The form of the funeral merely reflects the person being remembered. High ranking politicians crave all the trappings of a sombre State funeral; paramilitaries want to be sent to their eternal rest by men in balaclavas firing shots over the coffin. It just depends how you want to be remembered, or how the families of the dead cope with their loss or find consolation. Funerals have long been used as markers of social status.

There's a certain snobbery about these complaints. The working classes have always loved a bit of glamour. George Orwell, commenting on the tendency of those down the pecking order in the North of England to prefer chips and sugar to brown bread and raw carrots, said it was their way of taking some small pleasure from an otherwise miserable existence.

Blown up on a grander scale, it can be seen that these funerals are not just a deep-rooted tick of gangland culture, though they're that too, they're also attempts to derive some romance and gratification from an otherwise short, nasty, brutish life.

It's nothing new. Historians of the Victorian era have noted how many people had more money spent on them dead than they did when they were alive, while Charles Dickens, writing in Martin Chuzzlewit, has one character list all the luxuries a lucky corpse can enjoy if his family has the means to pay for it, from carriages with four horses to every vehicle, to ostrich plumes and velvet, and "any number of walking attendants" with brass-topped canes.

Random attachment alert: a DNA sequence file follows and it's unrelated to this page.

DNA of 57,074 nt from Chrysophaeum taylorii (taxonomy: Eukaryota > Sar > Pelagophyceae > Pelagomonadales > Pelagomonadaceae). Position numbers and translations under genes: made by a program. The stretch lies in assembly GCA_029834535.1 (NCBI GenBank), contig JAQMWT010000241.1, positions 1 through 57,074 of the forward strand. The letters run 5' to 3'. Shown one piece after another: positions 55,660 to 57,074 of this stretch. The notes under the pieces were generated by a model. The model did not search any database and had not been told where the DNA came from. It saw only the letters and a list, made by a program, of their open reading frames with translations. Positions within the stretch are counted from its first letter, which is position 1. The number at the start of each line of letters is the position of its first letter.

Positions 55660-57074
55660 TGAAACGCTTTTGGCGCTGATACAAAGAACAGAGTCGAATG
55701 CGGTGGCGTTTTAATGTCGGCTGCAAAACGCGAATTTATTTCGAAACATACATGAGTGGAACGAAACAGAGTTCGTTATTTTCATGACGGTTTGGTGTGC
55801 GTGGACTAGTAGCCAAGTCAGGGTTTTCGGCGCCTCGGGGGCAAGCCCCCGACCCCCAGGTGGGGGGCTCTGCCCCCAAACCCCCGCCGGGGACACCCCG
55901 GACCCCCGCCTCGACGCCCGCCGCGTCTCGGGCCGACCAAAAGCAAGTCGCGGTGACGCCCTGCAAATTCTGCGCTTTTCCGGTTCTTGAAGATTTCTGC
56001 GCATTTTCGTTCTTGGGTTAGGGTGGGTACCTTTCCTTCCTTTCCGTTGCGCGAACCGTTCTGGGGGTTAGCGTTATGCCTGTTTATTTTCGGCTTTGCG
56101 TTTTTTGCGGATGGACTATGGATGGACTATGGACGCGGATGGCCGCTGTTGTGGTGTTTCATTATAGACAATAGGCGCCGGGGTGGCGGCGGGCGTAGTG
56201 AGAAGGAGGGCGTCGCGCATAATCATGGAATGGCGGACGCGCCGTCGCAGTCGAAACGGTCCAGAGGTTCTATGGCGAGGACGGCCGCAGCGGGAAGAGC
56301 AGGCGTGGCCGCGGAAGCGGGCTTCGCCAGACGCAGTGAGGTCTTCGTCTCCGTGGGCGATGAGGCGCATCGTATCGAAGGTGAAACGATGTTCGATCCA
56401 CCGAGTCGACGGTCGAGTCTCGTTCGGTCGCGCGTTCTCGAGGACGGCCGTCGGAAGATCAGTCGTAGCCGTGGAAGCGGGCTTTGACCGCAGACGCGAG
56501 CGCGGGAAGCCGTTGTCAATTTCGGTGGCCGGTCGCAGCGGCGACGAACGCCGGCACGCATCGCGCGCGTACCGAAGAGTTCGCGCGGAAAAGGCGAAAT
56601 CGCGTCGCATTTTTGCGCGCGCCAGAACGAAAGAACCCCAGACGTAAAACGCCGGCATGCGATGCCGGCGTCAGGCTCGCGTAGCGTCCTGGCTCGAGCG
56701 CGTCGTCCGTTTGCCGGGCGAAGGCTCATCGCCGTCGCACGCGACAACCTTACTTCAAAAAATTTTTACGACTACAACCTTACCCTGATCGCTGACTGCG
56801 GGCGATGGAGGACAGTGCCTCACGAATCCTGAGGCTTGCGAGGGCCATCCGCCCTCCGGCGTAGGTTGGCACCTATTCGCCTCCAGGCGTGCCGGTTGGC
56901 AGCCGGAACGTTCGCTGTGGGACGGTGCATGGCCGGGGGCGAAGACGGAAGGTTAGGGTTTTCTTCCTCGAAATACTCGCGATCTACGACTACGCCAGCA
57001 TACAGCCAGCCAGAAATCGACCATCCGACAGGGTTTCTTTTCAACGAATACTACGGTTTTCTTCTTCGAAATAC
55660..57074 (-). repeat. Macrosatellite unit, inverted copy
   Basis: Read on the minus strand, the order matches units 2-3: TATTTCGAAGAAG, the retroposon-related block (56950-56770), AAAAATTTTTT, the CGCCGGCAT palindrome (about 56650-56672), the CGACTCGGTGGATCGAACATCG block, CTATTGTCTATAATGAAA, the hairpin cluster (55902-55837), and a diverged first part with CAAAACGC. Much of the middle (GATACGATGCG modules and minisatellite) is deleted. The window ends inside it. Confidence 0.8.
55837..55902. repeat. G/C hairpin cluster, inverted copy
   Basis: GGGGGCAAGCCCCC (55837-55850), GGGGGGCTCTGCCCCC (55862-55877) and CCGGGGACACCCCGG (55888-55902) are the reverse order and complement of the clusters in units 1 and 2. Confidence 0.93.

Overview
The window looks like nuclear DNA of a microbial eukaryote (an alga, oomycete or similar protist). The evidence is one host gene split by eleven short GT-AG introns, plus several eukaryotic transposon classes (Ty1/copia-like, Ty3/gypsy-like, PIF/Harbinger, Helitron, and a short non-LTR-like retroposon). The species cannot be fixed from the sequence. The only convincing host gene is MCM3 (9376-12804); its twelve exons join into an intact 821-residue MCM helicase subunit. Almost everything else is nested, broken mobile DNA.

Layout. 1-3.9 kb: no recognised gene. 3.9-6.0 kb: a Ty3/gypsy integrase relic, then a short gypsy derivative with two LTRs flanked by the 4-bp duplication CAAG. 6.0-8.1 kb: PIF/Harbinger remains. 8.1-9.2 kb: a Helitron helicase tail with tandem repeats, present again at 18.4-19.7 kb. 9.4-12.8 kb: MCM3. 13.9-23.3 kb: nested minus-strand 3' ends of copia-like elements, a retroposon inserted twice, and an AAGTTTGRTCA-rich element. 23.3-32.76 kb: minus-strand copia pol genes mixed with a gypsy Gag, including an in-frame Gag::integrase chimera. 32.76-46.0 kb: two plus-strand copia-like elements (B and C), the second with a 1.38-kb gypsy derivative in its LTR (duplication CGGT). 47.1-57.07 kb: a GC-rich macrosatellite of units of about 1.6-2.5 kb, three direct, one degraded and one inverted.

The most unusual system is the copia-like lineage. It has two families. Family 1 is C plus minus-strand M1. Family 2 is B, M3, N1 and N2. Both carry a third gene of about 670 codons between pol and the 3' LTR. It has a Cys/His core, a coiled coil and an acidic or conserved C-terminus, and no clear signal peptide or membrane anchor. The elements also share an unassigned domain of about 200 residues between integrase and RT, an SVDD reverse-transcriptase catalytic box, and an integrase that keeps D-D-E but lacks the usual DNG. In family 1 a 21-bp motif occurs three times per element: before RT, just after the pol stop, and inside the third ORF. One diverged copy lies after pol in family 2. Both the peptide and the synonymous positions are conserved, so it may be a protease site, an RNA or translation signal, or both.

Eventually the Victorians wised up and went for more dignified ceremonies, but nothing ever really changes, it just goes in cycles. The church ought to understand that. It's the kitschiest institution on earth, and some of its ceremonies make an Elton John concert look tasteful.

But it's still true that, while there's a place for ostentation, there are also times when dignity should prevail, and funerals are one of them. Gangs are using them to make a statement, and anyone who gets drawn in can't help becoming part of the message, which in turn contributes to the power of people who Marx identified as a parasitical underclass of "thieves and criminals of all kinds, living on the refuse of society".

Communists considered such people among the most reactionary classes in society, while also believing that the criminal class would vanish once socialism was victorious. It sounds optimistic, but at least it's a plan. Destroy capitalism, and Bob's your uncle.

The current Government's best plan for consigning the criminal class to oblivion is to send along Senator Catherine Noone to a meeting of concerned locals in Coolock, alongside the Justice Minister as he announced extra resources for the area following the recent spate of murders.

Cynics suggested that the real reason she'd been brought along to the meeting, when local representatives of other parties had not even been invited, was to boost her profile in the constituency in advance of the next general election.